for my Beloved I never mention
to others.
All I can say is―
it works.”
―Rabia of Batista
***
“The aim of education is to reveal an attainable image of self that is lovelier than that manifested in his or her present acts.” ―Nel Noddings

The Stories

Gratitude List:
1. Paint on canvas
2. The power of words
3. Where dreams take us
4. Rain
5. Summer schedules

May we walk in Beauty!


“You don’t have anything
if you don’t have the stories.”
—Leslie Marmon Silko, Ceremony
***
“If you have come here to help me, you are wasting your time. But if you have come because your liberation is bound up with mine, then let us work together.” —Lilla Watson
***
“A poem is not a puzzle, even if it’s puzzling at first. Instead, it’s a highly selected parcel or capsule of language meant to burst into your psyche and change you in some way. Poetry is the life blood of our language, and it’s meant for everyone, not just academics or young people in school. Poetry is in a word: consciousness.” —Cathryn Hankla
***
Ring the bells that still can ring
Forget your perfect offering
There is a crack in everything
That’s how the light gets in.
—Leonard Cohen (September 21, 1934 – November 10, 2016)
***
“Like a bird on the wire,
Like a drunk in a midnight choir
I have tried in my way to be free.” —Leonard Cohen
***
“I have become convinced that the most serious and unaddressed worldwide challenge is the deprivation and abuse of women and girls, largely caused by a false interpretation of carefully selected religious texts and a growing tolerance of violence and warfare.” —Jimmy Carter
***
Tom Joad, from John Steinbeck’s Grapes of Wrath:
I been thinking about us, too, about our people living like pigs and good rich land layin’ fallow. Or maybe one guy with a million acres and a hundred thousand farmers starvin’. And I been wonderin’ if all our folks got together and yelled…

As long as I’m an outlaw anyways… maybe I can do somethin’… maybe I can just find out somethin’, just scrounge around and maybe find out what it is that’s wrong and see if they ain’t somethin’ that can be done about it. I ain’t thought it out all clear, Ma. I can’t. I don’t know enough.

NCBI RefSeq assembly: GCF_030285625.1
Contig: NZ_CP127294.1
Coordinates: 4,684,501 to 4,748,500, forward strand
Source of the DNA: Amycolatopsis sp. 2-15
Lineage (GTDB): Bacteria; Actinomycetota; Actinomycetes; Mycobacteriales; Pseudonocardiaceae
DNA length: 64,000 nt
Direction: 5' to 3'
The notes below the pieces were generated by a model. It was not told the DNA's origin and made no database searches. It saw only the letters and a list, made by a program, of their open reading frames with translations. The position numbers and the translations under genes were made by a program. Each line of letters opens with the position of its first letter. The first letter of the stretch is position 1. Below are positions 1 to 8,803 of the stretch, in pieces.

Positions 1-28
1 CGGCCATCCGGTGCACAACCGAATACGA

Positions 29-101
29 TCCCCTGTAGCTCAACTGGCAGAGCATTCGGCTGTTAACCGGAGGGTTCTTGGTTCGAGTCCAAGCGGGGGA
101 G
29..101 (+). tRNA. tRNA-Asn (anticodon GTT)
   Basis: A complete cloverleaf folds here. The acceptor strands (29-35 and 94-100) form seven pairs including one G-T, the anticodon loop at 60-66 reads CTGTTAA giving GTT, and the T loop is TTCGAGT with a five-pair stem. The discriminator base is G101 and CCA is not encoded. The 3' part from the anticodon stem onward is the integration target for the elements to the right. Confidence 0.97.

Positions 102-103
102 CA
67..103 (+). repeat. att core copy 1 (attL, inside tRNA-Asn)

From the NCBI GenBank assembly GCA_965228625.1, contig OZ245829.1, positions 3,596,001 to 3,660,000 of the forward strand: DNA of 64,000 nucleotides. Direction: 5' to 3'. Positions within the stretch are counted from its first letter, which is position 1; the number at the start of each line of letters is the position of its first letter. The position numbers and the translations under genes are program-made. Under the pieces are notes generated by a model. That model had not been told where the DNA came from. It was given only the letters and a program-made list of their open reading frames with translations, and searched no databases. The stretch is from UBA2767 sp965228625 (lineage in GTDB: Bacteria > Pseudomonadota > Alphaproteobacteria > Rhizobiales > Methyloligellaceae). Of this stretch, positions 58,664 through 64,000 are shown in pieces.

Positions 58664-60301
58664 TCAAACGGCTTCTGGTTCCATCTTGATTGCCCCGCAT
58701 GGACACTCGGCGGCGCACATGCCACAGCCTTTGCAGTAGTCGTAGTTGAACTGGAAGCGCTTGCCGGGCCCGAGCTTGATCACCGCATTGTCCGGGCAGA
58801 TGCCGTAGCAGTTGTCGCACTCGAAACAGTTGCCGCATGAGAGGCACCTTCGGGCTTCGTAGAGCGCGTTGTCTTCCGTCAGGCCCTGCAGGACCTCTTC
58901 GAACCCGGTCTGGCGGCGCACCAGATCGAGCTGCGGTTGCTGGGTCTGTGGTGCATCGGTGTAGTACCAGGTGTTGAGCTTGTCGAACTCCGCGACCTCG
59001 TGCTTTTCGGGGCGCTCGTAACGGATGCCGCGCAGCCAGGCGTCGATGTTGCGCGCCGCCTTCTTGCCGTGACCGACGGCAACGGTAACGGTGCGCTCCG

This is second-draft version of something I wrote at the Writers’ Retreat this past weekend:

It was dark, dark midnight, see. No moon, and clouds between us and the stars, and we’d given everything up for dead.

What else could we do? How could we not? With all that came before, and all we knew was certain to come after.

And the sky was just filled up with midnight, and our hearts were filled up with sky, because we could no longer bear to house that awful stench of despair within us.

And so we danced.

What else could we do? How could we not? Someone started humming there in the cold starless dark, not to fill up the space with sound, you see, because the space was filled, already filled with the indigo darkness of midnight, and with the sense of each other.

And so someone started humming, tunelessly almost, and someone else took it up, almost like a harmony. Another one began to tap a rhythm just like a baby’s heartbeat or the beating of a butterfly’s wings, and then, all around, there were rustling in the darkness, people swaying, shifting, standing up.

Feet took the rhythm, and hands and fingers clapped and snapped, and the humming broke into song. No one now can remember the words we sang, be we all knew they were a prayer. To the Great Mystery that surrounded us, or to some smaller goddess or god, or to the Truest, Best Thing within ourselves perhaps.  All One Thing, that, I suppose.

We felt each other in the the midnight as we sang, as we danced, and the feeling was like seeing, and the seeing was a dance itself. And we whirled on that lost and desolate plain in that place of utter midnight.

And when we had sung and danced and whirled and thundered there, we lay upon the ground, in jumbles and heaps, upon the green, green grass (we knew in our Seeing hearts that it was green) and we breathed the holy darkness around us. What else could we do? How could we not?

And we ourselves were the stars and the moon and the sun. And it was good.

And it was the end.
And it was the beginning.
Holyholyholyhallelujah.